Goldberg's sixth medical suspense novel (after Deadly Exposure) reunites forensic pathologist Joanna Blalock and Lieutenant Jake Sinclair. Sleuths and ex-lovers, they team up to investigate a catastrophic explosion in Los Angeles that threatens nationals safety and security. Blalock is a whiz at deciphering clues, particularly those based in pathology; Sinclair contributes toughness, determination, and years of experience in police work. Together they racec against time to unravel an intricate and savage pl;ot devised and implemented by the Ten Righteous, a fanatical anti-government group that infiltrates a major hospital, preys on cancer patients, and threatens numerous others_including the president of the United States . The mystery of this novel is exciting and intellectually interesting; this reader felt challenged to slove it throughout. The Blalock-Sinclair relationship provides great chemistry and a sense of romance. Goldberg, a consulting physician in Los Angeles, has written an absorbing tale appropriate for all fiction collections.-Linda M.G. Katz, Florence A. Moore Lib. of Medicine, MCP Hahnemann Univ., Philadelphia (c) Copyright 2010. Library Journals LLC, a wholly owned subsidiary of Media Source, Inc. No redistribution permitted.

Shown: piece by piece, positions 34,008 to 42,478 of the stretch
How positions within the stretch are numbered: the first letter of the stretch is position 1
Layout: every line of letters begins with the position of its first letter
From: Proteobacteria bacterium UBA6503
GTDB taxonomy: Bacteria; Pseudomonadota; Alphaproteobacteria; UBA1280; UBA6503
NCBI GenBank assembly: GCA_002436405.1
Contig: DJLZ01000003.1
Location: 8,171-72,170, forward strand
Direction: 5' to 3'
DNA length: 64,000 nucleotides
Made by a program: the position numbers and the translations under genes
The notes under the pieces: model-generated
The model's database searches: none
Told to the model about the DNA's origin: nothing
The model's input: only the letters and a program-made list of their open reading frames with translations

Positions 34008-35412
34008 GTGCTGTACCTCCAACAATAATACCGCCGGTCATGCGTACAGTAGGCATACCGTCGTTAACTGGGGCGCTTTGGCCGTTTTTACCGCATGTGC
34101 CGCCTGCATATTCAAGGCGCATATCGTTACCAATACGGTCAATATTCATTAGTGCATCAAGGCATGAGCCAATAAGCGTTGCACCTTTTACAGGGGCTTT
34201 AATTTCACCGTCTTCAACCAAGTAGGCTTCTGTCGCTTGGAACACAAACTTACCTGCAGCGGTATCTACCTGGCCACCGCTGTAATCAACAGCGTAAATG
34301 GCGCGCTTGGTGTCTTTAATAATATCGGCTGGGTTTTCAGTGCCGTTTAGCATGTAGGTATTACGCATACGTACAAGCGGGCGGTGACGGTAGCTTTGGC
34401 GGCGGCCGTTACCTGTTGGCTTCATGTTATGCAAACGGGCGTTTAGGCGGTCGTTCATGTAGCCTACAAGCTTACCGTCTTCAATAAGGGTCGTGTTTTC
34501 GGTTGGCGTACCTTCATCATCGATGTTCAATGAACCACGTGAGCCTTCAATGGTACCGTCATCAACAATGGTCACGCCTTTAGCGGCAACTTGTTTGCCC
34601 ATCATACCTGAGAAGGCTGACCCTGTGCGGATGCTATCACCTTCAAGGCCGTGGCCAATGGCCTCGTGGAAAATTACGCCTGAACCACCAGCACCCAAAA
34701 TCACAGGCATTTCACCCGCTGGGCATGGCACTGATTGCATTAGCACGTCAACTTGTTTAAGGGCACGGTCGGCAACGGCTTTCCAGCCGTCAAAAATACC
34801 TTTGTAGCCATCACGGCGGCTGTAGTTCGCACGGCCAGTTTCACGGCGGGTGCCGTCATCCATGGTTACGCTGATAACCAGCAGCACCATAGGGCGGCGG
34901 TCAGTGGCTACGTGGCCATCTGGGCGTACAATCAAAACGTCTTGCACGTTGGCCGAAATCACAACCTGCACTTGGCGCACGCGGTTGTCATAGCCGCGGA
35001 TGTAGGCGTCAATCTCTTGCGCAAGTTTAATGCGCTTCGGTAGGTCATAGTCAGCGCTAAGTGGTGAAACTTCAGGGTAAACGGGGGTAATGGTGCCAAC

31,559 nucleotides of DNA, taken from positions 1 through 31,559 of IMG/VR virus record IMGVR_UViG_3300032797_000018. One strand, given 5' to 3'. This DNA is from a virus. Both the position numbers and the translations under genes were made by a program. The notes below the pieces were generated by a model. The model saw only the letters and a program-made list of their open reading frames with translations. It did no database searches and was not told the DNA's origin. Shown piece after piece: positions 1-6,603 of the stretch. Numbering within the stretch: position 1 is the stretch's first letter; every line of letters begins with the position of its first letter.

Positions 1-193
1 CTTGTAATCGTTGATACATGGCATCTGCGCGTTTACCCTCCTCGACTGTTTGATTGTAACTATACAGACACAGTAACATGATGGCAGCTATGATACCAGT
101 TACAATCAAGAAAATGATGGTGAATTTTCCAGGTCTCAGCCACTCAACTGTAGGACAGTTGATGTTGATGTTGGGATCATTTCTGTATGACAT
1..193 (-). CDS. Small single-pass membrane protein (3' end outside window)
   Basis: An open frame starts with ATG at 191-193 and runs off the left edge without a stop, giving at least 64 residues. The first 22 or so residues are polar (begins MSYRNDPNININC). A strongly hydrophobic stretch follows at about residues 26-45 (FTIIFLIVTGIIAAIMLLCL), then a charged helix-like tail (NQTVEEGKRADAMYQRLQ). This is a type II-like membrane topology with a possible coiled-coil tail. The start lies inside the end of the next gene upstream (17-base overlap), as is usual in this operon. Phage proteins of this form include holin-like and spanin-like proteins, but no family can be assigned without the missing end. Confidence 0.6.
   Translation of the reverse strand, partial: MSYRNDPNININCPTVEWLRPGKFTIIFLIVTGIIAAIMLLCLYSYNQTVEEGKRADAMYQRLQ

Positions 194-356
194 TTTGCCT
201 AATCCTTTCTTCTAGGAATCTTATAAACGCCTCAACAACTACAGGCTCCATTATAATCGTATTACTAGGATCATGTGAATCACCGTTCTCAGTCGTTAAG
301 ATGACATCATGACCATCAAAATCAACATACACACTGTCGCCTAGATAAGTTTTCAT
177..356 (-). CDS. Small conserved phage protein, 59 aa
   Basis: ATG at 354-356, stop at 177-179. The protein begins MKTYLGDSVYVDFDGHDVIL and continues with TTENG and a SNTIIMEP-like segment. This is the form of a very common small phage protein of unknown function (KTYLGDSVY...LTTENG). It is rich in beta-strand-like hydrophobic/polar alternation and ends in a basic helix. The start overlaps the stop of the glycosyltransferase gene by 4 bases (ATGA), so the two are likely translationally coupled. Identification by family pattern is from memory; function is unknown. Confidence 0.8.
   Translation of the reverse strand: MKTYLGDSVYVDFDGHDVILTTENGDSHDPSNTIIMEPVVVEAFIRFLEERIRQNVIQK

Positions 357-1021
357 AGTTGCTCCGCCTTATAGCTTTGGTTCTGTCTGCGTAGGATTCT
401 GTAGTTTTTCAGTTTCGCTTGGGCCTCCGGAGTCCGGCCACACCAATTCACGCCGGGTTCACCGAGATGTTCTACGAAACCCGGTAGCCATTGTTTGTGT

Chapter One Wednesday, March 10, 9:48 P.M. The Mardi Gras festival in West Hollywood brought out the cross-dressers in force. Most were men in cocktail dresses and evening gowns. A few had on Playboy bunny outfits despite the chilly night air. Onlookers lined the sidewalks, pointing and laughing as a pair in miniskirts and high heels blew kisses as they passed. A flasher in a raincoat quickly exposed and covered himself. The crowd roared. Two cops appeared out of nowhere and escorted the man away. The crowd booed.     Eva Reineke watched one of the policemen speak into a walkie-talkie. Her eyes went back to the crowd, trying to spot other cops listening with earpieces or talking into handheld transmitters. She didn't see any, but she knew they were there. She could sense their presence.     Someone bumped into her from behind and pushed her forward. She turned abruptly, her hand reaching instinctively for the semiautomatic weapon in her waistband.     "Sorry, little lady," the drunk slurred. He looked at her for a moment, then smiled crookedly. "Or are you a little boy?"     Eva tried to move around the drunk, who was wearing the uniform of an Air Force colonel. There were no ribbons or decorations on his chest. A fake, she thought. It was probably a costume.     The man grabbed her shoulders and pulled her close. His breath smelled like stale beer. "Let's take off that cap and see if you're a little boy."     Eva brought her knee up forcefully and slammed it into the drunk's crotch. The man dropped like a dead weight, gagging and groping for his testicles. Unhurriedly Eva walked away and waited a full ten seconds before glancing back. The drunk was still curled up on the sidewalk. No one had come to his assistance. The crowd was too busy watching the freak show.     Eva came to the window of a music store and stopped to study her reflection. She was wearing combat fatigues and a billed cap that was pulled down to the tip of her nose. The only exposed part of her face was her lips and chin. Her gaze went to the reflections of the people passing behind her. They were all civilians. No uniforms, no cops.     "Hey! This guy is hurt!" a voice cried out.     Eva walked into the store and browsed, occasionally glancing at the front window. People were hurrying by to see the new show. A sick man lying on the sidewalk. That would be more interesting than a bunch of loony transvestites. Fucking people, she thought disgustedly and wondered for the thousandth time what America was coming to.     "Can I help you?" asked a young clerk wearing jeans and a tank top with no bra.     "I'm looking for gospel," Eva said.     "In the back near the door," the clerk replied, pointing. "If you need any help, let me know."     "You bet."     "That's a cool outfit you've got on. Where did you get it?"     "Army-Navy store."     Eva strolled to the rear, and when the clerk wasn't looking she slipped out the back door. The parking lot was full, the attendant leaning against a wall, smoking a joint and listening to rap music on a boom box. Eva hurried across the dimly lighted lot, then stepped over a low cement wall and went down a narrow alley until she reached Fletcher Drive. She stopped, moved into the shadows and waited to see if anyone was following her. A dog barked. A television set up ahead was playing too loud. The alley remained deserted.     Eva walked up the street that led into the Hollywood Hills. It was after 10:00 P.M. and most of the houses were dark. Those few with their lights on had the living room drapes tightly closed. No doubt their doors were bolted and secured, Eva thought grimly. And some of the homeowners probably had loaded weapons because this was not a safe neighborhood. But the people on the block wouldn't have to worry about their safety much longer. Soon they'd be dead. The treacherous would die for sure, and so would some of the innocent. Eva had no regrets about that. When God wanted to stamp out evil, he frequently killed innocent people as well. He did it in Sodom and Gomorrah. He did it in Noah's time with the flood. It was God's way.     Eva glanced quickly up and down the street before she crossed over. There were a few cars parked along the curb, but she recognized them. They belonged to neighbors. She heard a rustling sound somewhere close by and stopped, all of her senses now alerted. Her eyes went to a nearby hedge as she reached for her weapon. Then she saw what it was. A neighbor's cat was stalking something in the bushes.     She moved quickly to the door and knocked once sharply. Then she knocked twice more.     "Who's there?" a male voice asked.     "One of the Righteous," Eva said.     The door opened and Eva entered a small living room. There was no furniture, not even a chair. The venetian blinds were old and yellow and drawn shut.     "Where are they?" Eva asked quietly.     "In the kitchen."     "Tell me everything that happened. I want the exact words that were spoken."     "Well, some of it was in Spanish, so I--"     "Just tell me what you remember." Eva cut him off. "I want it word for word."     Rudy Payte stroked his goatee as he thought back. He was stocky and well built, in his late twenties, with his hair shaved down to his scalp. "I went to take a leak, and when I came back I heard one of them speaking English."     "You were still in the hall outside the kitchen door. Right?"     "Right. They didn't know I was there," Rudy said, keeping his voice low. "Anyway, I thought it was kind of strange that the guy was speaking English. They always talk in Spanish when they're alone."     "What was he saying?"     "He wanted to know how much the reward would be if he told them which bank was going to be robbed."     Eva's face hardened. "He had to be talking to the cops."     "Or the feds." Rudy nodded. "One of his friends said something in Spanish, and then the guy asked the cops how they could be sure they'd get the reward money."     "And then?"     "That's when I coughed real loud to let them know I was coming back into the kitchen."     "And he hung up?"     "Yeah. They went back to speaking Spanish real quick."     Eva moved over to the venetian blinds and cracked them apart to look out. The street was still quiet. An old man was walking his German shepherd. The dog was casually sniffing a tree. Eva turned back to Rudy. "Are you sure they used your cellular phone?"     "Positive," Rudy said at once. "It was still warm from the guy's hand when I picked it up. And there ain't any other phones in the kitchen."     "Good," Eva said, frowning. "And we know there's no way they can trace your cell phone number to this address."     Rudy hesitated, unsure. "Maybe there's a way."     Eva shook her head. "The machine the cops have will only tell them the phone number that made the call, not the address."     "But they can look that up."     "And they'll find the phony Culver City address I gave when I got the phone."     She looked through the blinds once more, wondering if the cops had had the time to pinpoint the location of the cellular phone call. She knew it could be done by plotting the lines of transmissions as they bounced off the satellite orbiting high above the earth. That was how they'd located O.J. Simpson in his Bronco on the freeway. It could be done, she thought again, but it would take a fair amount of time to do it. Turning back to Rudy, she asked, "How long was he on the phone?"     "Not more than a few minutes."     "Be specific."     "Two minutes," Rudy estimated. "Three at the very most."     Eva nodded, but she thought he was lying. The Mexicans weren't stupid. They wouldn't have picked up the phone just because Rudy had gone to the bathroom. He had probably turned the shower on and stayed in there forever, like he usually did.     "What do you want to do?" Rudy broke into her thoughts.     "Make believe it didn't happen."     Rudy looked at her sharply. "What!"     "Just make believe everything is fine and follow my lead."     Eva walked down the hall and through swinging doors into the kitchen. Rudy was a step behind her, a fake grin on his face.     The four Hispanic men standing around the table waved and smiled at her.     "Evita!"     "Hola, Evita!"     "Buenas noches, Evita!"     The men knew her name was Eva, but they called her Evita after Evita Perón, about whom they had learned in the movies. The great Evita, who had worked so hard for the poor and downtrodden of her beloved Argentina. The great Evita, who had helped so many. And their Evita would help them as well. They would rob a bank for her, and she would make sure their families were financially secure. Each man would go to his grave knowing his family was looked after.     The men even thought she looked like Evita Perón, with her slim body and pretty face and green eyes and dark blond hair pulled back severely into a bun. They had argued about her age. Some believed she was in her early thirties. Others thought she was closer to forty. All agreed she would be heaven to sleep with.     "Evita, would it be possible for us to have some food?" the tallest of the Hispanic men asked. "We have not eaten all day."     "Of course." Eva smiled at the man, wondering if he was the betrayer, the one who had talked with the cops on the phone. "But first we must begin practicing for the bank robbery. Each of you has been given a protective vest, which you will wear at the time of the robbery. The vests are made of a special plastic material that will stop bullets in case of a gunfight. You must wear it under your coat to protect yourself. On the day of the holdup, you will have your body armor on for over two hours. That's a long time. We must make certain the vests will not cause any blisters or skin irritation, even after hours of wear. So tonight you will put the vests on and leave them on for a full hour to see if there is any reaction."     The tall man nodded his understanding.     "Please put them on now."     The vests were heavy sheets of bright orange plastic. They covered the chest and back and were held in place by Velcro straps. As the men put them on, they made brief eye contact with one another. All hoped that they would never have to wear the vests, that they could cut a deal with the police and collect a reward large enough to give their families security. All of the men had incurable diseases, all were certain to die within months. They were poor men whose deaths would leave their families destitute. But Evita had heard of their plight and approached them, offering a way out. The bank robbery would provide security for their wives and children.     "Good," Eva said, when they were finished. "For the next hour, I want you to walk around the house, wearing your vests at all times. Do not, under any circumstances, go outside. Understood?"     The men nodded.     "Good. We will return within the hour with food and drink for you."     "Gracias, Evita!"     "Gracias!"     Eva walked out of the kitchen, Rudy just behind her. Halfway down the hall, he grabbed her arm.     "You can't trust those bastards," he growled in a low voice. "They'll wait a few minutes and then they'll--"     Eva placed an index finger against his lips. "Shhh!"     They went out into the chilly night and scanned the neighborhood, looking for people or things that shouldn't have been there. The cat was still stalking something in the bushes. The old man and his dog were no longer in sight. Eva counted the cars parked at the curb, making certain their number hadn't changed while she was in the house. She signaled to Rudy, and they quickly crossed the street and got into their car.     Rudy turned the ignition key. "You're making a big mistake."     "Drive," Eva said tonelessly. "Keep the headlights off until we get to the big intersection."     Eva took off her cap and the dark blond wig she was wearing beneath it. She shook her red hair loose and fluffed it with her hands. Leaning forward, she wriggled out of the top of her combat fatigues.     Rudy watched out of the corner of his eye, admiring her breasts as she slipped into a football jersey with the number 32 on it. Then she reached into the glove compartment and took out a remote-control device that was the size of a pager. Rudy smiled, thinking he should have known better than to underestimate her. She was smart as hell, twice as smart as any man he'd ever met.     Now they were approaching the intersection.     "Switch your lights on," Eva told him.     "Which way do I turn?"     "Left. Away from the freak show."     At the intersection the light was red. They stopped and watched two transvestites stroll hand in hand across the crosswalk. One was wearing a miniskirt, the other a skintight unitard.     "This place is like Sodom and Gomorrah," Rudy grumbled. "I wish those two were in the house with the Mexicans."     "Their time will come too."     The light turned green.     Eva primed the remote control and pressed down on a red button.     In a fraction of a second an electrical impulse reached the detonator in the C-4 that was embedded in the orange vests the Mexicans had secured to their chests. There was a sudden flash, followed by a blast so powerful that it caused the pavement beneath the car to shake violently.     Rudy held on tightly to the steering wheel. "Whoa!"     Eva put her hand on the dashboard and braced herself. Car alarms were going off everywhere. People were running about, screaming and looking for cover. It took another few seconds for the car to stop vibrating. Eva put the remote-control device back into the glove compartment. "And that takes care of our friends."     "Jeez! How much C-four did you use?"     "Two bricks in each vest."     "Man, oh man! They won't find an intact toenail from those guys."     "That's the general idea," Eva said and pointed ahead. "The light is green. You can go now." Copyright © 2000 Leonard S. Goldberg. All rights reserved.